I went to Summerfest for the first time last year ( 2004 ). Below is a copy of a review of my trip that I wrote the newsletter for the Vegetarian Society Of The District Of Columbia ( vsdc.org )
What I did on my Summer Vacation: My trip to Summerfest 2004
Every summer for the past 30 years, the North American Vegetarian Society (NAVS at vegetariansummerfest.org/).
I attended Summerfest for the first time this past July.
Summerfest 2004 took place from July 21 to July 25 at the University of Pittsburgh on the Johnstown, Pennsylvania campus, and next year’s event is scheduled from June 29 to July 3. Participants can attend the full conference from Wednesday to Sunday, or just Friday to Sunday. The campus is easily reached by car within four hours from the Washington, DC metropolitan area. Be prepared for a lot of beautiful rural scenery.
The Johnstown campus is beautiful, with no shortage of greenery or pleasantly fresh air. There are nice trails suitable for running, walking, or hiking. A pool and exercise facilities are made available to Summerfest attendees, in addition to the exercise classes hosted by NAVS.
Registration was accompanied by an array of tasty vegan snacks and friendly volunteers from NAVS to greet weary travelers.
The rooms in the air-conditioned dorm were nice, well kept, and located close to all of the activities. I didn’t try the dorms without air conditioning (This year the evenings were cool, but that isn’t always the case).
The meals were excellent. The food was prepared under the supervision of professional chef Ken Bergeron, author of “Professional Vegetarian Cooking.” All the food was vegan and was served cafeteria style to hundreds of vegetarians in a friendly and social atmosphere.
An area for vendors was set up in the student union, which included a special vegetarian bookstore set up by NAVS. There were several scheduled book signings, and proceeds from the sales of the books supported NAVS.
Summerfest consisted of a mix of fascinating talks on vegetarianism and practical food preparation demonstrations, several of which were given by professional vegetarian cooks. During each class period everyone had a choice of at least 4 to 6 lectures to attend. The topics covered were nutrition, exercise, ethical aspects of vegetarianism, environmental concerns, and some interesting miscellaneous classes. I did not have a single bad class. In fact, my only disappointment with Summerfest was that I couldn’t possibly go to all of the lectures.
There also were daily plenary talks designed for all attendees and scheduled so that they would not compete with other activities. The plenary talks consisted of a mixture of topics on all aspects of vegetarianism, giving attendees who might have otherwise focused on just one aspect exposure to different facets of vegetarianism. I was one of those people, and I came away feeling enriched.
One of the messages that NAVS and the speakers strove hardest to expose everyone to through the plenary talks was that of an incipient health crisis in the vegetarian and vegan community. In a nutshell, vegetarians ( and vegans ) need to regularly use a reliable source of vitamin B-12, increase their calcium intake, increase their intake of fresh green vegetables, increase their intake of fresh yellow/orange vegetables, secure a source of iodine, secure a source of essential fatty acids, reduce their consumption of sweets, minimize their use of refined flour products (pasta, breads, bagels, etc.), and get more exercise. This is not a new message, but the experts at Summerfest emphasized – with a palpable sense of caring and urgency – that many vegetarians and vegans are simply not following this advice, to their great detriment.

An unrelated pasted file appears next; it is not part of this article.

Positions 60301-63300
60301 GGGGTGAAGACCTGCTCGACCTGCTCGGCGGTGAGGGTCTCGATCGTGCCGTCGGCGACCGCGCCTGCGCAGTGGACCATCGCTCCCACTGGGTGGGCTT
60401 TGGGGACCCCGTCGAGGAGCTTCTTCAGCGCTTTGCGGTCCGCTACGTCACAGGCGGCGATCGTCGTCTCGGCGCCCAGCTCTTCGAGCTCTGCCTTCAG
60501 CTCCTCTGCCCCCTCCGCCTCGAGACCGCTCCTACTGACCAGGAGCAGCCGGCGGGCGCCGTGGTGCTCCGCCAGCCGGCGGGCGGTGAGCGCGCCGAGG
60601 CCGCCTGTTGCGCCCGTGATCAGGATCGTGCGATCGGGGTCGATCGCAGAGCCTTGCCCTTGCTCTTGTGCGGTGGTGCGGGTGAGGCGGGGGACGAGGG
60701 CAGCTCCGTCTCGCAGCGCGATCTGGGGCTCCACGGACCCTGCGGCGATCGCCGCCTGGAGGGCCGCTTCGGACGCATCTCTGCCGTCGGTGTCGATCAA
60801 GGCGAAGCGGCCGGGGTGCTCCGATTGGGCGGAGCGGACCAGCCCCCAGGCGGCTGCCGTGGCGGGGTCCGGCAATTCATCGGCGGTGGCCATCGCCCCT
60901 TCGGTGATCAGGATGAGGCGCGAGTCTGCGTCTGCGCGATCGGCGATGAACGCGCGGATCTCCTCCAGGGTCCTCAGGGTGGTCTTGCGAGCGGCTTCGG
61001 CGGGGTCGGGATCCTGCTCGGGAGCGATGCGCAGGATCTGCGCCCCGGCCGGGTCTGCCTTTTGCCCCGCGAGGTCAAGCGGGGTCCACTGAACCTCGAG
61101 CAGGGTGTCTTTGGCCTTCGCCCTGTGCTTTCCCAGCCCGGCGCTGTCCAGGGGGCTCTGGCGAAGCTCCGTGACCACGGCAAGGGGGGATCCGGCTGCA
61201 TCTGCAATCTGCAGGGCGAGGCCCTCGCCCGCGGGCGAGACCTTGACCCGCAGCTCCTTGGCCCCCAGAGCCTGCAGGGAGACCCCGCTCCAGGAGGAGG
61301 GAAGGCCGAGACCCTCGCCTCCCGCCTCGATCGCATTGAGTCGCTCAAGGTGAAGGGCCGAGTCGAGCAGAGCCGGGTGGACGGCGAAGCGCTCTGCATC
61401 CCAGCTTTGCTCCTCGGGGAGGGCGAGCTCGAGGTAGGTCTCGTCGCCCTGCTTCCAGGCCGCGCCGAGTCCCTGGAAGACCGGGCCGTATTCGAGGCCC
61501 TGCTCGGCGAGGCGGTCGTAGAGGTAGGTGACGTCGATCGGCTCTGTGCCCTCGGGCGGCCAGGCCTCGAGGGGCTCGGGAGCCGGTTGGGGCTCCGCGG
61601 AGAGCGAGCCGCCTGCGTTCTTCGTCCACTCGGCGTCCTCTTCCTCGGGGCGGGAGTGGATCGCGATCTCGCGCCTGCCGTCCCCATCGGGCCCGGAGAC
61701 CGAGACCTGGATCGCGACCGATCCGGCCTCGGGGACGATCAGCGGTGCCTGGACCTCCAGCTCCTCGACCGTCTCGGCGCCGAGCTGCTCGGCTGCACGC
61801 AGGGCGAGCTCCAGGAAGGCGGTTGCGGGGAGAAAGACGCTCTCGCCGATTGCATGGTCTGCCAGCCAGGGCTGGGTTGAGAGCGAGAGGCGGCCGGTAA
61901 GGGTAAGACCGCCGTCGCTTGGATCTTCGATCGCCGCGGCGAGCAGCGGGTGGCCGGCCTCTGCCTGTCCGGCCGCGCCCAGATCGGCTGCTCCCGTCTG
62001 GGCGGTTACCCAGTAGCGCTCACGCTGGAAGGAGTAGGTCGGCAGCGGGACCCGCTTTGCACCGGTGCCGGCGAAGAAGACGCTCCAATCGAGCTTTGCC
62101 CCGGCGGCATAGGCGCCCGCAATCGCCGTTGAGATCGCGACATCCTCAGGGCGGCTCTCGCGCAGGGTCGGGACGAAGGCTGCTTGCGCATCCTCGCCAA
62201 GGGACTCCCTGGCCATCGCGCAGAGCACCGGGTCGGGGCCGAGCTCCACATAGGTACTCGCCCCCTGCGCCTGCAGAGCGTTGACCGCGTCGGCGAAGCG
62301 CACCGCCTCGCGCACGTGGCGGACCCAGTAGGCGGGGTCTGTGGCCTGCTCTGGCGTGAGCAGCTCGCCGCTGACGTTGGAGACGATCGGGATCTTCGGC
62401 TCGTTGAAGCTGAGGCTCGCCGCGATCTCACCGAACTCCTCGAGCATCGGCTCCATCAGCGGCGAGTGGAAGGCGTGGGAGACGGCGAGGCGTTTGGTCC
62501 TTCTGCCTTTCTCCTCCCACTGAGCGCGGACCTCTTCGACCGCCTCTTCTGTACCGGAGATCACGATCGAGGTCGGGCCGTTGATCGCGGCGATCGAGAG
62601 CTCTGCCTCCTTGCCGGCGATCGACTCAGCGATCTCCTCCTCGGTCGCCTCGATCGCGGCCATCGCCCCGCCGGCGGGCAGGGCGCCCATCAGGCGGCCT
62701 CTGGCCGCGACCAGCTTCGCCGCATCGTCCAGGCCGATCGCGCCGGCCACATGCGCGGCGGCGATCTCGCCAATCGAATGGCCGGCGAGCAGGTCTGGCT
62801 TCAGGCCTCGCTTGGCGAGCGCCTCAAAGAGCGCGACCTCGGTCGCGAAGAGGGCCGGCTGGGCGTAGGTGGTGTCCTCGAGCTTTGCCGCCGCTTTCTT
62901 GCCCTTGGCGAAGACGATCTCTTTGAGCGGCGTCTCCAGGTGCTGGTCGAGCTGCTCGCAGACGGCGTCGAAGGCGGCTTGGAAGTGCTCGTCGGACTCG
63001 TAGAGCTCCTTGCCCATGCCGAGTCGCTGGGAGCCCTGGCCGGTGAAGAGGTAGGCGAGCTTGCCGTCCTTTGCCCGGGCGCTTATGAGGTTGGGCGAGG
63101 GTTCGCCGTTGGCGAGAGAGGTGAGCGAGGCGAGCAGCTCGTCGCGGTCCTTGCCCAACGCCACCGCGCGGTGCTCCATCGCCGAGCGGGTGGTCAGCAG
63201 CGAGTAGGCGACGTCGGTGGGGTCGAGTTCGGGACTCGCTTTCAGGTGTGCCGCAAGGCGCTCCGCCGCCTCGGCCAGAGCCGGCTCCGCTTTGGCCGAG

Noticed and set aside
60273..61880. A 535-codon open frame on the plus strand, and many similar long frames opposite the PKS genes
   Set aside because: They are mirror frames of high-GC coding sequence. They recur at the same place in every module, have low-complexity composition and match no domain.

I do not have the space to cover all the fascinating information given about these issues. I highly recommend that vegetarians and vegans (both diets are well covered) read the new edition of “Becoming Vegetarian” by Summerfest speaker Brenda Davis, RD.
My overall impression of Summerfest started on the first day, while I was waiting for the orientation class to begin. I struck up a conversation with a retired gentleman, John, who was spending his retirement years driving his truck between vegetarian festivals and sporting events around the country.
John asked if this was my first time at Summerfest. When I answered “yes” he seemed genuinely pleased. Several other people asked me this question over the course of Summerfest and seemed equally pleased by my answer.
I quickly discovered that many people at Summerfest had attended many times before. Many people had formed long-lasting friendships and remembered people they had met in previous years. I was impressed by how many people remembered the details of each other’s lives and asked questions with genuine interest, even though they had not seen these people since their last visit to Summerfest.
Everyone at Summerfest seemed happy to be there, happy to be friendly to people they had never met, ready to have fun, and enjoying themselves.
If I had to sum up my experience I would say that Summerfest was about warm, caring people getting together from all parts of the country to relax, have fun, and learn in a positive atmosphere.